Commodities Plunge to 16-Year Low as Job Gains Fuel Dollar Surge

  • Catalysts for demand gains `now behind us,' Cordier says
  • Index of raw materials heads for fifth straight annual drop

The improving U.S. job market is making the commodity meltdown even worse, sending prices to the lowest in 16 years and dragging down shares of mining companies and energy producers.

The Bloomberg Commodity Index, a measure of returns for 22 components, tumbled to the lowest since 1999. The gauge dropped after gains for American payrolls sent to the dollar to its highest in data going back to 2005, cutting demand for alternative assets. The strong labor market is helping clear the way for the Federal Reserve to raise interest rates, which dim the appeal of raw materials because they don’t offer yields or pay dividends.

Investors are suffering through the worst commodity collapse in a generation. Bulls can blame the cooling economy in China, the world’s largest consumer of metals, grains and energy. The nation’s slowest pace of the growth in two decades is stamping out demand and leaving the world oversupplied with everything from aluminum to wheat. The prospect that U.S. borrowing costs will rise for the first time nine years is compounding concern that raw-material users will slow or abandon plans for expansion, eroding consumption.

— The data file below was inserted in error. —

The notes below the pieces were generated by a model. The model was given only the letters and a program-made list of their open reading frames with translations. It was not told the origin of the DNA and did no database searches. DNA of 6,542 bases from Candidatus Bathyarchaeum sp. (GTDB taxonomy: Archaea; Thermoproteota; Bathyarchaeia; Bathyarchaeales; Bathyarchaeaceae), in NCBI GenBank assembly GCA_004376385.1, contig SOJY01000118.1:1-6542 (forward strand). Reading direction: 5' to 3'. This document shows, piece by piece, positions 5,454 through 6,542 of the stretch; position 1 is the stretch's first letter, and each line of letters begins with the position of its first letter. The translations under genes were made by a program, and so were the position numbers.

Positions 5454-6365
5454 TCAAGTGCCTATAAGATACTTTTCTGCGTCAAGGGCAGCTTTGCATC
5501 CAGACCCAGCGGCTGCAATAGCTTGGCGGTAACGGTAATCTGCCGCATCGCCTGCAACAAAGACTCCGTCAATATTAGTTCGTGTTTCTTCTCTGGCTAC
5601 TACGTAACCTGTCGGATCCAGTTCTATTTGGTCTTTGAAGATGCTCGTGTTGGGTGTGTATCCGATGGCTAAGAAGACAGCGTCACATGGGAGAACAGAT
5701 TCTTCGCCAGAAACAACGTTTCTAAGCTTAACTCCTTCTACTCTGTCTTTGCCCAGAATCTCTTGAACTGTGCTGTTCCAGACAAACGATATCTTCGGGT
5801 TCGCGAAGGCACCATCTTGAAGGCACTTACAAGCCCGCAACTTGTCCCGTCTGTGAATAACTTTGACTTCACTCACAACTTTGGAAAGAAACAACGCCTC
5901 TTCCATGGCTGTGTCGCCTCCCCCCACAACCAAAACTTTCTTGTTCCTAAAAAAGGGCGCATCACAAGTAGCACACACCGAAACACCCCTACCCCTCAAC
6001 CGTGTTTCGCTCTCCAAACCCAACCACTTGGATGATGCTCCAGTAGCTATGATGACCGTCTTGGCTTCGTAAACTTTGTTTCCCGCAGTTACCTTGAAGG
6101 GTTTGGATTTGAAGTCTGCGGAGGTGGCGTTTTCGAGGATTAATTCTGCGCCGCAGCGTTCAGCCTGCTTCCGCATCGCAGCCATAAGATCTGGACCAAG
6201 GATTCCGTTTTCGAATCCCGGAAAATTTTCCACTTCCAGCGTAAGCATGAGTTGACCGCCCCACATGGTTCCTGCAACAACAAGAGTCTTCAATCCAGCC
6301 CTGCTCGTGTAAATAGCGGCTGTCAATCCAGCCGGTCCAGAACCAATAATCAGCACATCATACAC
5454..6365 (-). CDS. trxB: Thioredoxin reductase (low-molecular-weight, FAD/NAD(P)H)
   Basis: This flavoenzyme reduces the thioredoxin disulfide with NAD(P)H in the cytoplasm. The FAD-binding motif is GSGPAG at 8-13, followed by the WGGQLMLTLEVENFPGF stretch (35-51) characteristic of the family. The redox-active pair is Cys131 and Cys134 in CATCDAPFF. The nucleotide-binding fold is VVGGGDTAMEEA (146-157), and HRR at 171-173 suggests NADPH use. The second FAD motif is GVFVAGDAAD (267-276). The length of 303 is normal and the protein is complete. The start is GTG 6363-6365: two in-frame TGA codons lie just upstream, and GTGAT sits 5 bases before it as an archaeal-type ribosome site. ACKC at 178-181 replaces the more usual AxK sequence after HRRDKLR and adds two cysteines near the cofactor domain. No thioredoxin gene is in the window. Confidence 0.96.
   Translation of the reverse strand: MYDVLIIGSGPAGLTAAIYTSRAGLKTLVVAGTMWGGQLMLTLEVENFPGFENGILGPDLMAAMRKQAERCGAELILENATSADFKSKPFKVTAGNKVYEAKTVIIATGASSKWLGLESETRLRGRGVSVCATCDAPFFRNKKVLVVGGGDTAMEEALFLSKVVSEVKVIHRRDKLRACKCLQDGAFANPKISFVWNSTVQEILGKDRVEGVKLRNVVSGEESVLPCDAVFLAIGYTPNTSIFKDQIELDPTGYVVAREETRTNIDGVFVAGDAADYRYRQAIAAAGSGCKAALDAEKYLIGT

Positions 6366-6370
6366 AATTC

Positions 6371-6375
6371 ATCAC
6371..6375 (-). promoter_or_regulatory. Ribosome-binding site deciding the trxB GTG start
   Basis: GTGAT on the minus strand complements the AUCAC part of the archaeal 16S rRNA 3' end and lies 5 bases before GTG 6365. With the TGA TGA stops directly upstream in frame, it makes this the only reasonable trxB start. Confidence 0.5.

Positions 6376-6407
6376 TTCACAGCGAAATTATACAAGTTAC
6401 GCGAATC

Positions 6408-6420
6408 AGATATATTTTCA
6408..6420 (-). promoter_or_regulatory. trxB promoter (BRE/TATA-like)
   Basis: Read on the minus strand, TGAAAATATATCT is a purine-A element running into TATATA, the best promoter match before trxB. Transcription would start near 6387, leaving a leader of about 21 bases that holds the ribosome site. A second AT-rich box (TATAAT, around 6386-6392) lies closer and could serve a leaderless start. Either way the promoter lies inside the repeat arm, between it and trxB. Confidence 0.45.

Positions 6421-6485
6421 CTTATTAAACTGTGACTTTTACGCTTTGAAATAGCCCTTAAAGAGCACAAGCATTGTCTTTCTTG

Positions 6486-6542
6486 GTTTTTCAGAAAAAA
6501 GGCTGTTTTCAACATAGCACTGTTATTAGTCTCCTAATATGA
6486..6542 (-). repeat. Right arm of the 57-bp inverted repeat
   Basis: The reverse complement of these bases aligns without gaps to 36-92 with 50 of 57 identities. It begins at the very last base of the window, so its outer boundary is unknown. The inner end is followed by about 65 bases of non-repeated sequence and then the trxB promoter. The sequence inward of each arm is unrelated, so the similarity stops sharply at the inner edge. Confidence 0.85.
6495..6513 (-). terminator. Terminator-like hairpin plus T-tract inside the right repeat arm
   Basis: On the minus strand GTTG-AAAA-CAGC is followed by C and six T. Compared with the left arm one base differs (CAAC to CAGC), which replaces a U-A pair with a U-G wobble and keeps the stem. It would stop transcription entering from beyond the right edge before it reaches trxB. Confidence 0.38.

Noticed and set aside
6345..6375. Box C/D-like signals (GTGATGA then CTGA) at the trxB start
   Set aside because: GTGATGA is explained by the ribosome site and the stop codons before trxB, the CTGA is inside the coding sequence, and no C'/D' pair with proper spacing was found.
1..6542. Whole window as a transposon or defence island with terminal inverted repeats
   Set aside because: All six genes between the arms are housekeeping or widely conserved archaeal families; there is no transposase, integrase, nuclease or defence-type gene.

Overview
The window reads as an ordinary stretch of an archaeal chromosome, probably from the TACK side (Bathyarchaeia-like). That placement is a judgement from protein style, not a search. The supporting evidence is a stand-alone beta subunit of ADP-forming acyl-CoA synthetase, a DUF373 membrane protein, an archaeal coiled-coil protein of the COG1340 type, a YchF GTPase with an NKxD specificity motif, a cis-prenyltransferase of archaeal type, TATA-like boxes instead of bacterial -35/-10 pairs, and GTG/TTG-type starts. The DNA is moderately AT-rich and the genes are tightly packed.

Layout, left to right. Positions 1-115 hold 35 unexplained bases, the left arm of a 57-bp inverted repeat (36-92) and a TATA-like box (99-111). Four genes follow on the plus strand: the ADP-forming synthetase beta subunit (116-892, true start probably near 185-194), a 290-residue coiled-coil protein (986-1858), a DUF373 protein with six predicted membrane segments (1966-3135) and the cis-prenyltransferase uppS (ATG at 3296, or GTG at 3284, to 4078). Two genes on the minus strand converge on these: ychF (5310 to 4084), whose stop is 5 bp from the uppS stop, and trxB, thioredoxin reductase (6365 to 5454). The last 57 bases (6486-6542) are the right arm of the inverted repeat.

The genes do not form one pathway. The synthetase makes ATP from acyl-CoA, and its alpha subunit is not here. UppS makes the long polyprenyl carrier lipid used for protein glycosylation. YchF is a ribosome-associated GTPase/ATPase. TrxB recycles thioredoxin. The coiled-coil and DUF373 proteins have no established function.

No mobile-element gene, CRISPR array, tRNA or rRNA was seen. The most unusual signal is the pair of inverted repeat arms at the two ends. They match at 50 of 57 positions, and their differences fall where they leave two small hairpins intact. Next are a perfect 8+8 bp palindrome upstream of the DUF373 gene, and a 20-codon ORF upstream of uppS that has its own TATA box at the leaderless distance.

“It’s all about the jobs report and the outlook for the Fed liftoff,” James Cordier, founder of in Tampa, Florida, said in a telephone interview. “The quantitative easing in the U.S. that began almost a decade ago boosted commodities, mainly because of the weaker dollar. The infrastructure spending in China has changed dramatically. Both of those are now behind us.”

The Bloomberg Commodity Index dropped 0.8 percent to 85.1664 at 12:37 p.m. New York time, after reaching 84.9074, the lowest since August 1999.

Annual Slump

The raw-material gauge is poised for a fifth straight annual loss, the longest slide since the data begins in 1991. It’s a reversal from the previous decade, when booming growth across Asia fueled a synchronized surge, dubbed the commodity super cycle. Farmers, miners and oil drillers expanded supplies, encouraged by prices that were at record highs in 2008. Now, that output is coming to the market just as global growth is slowing.

China’s factory gauges this week signaled that manufacturing hasn’t bottomed out amid faltering global demand and deepening deflationary pressures. In Germany, Europe’s largest economy, industrial production unexpectedly dropped in September, government data showed Friday.

At the same, the outlook for higher U.S. rates is threatening to end the era of unprecedented global stimulus measures that had helped to prop up economies. The Bloomberg Commodity Index jumped 35 percent from December 2008 through June 2011 as the Fed bought debt and held interest rates at a record low near zero percent. Traders in Fed-fund futures are now pricing in a 70 percent probability of a rate increase in December, up from 36 percent a month earlier.

With raw materials fetching lower prices, shares of commodity producers are tumbling. The Standard & Poor’s 500 Energy Index dropped as much as 1.9 percent. The Bloomberg World Mining Index slumped as much as 2.5 percent, the biggest intraday loss in more than three weeks.

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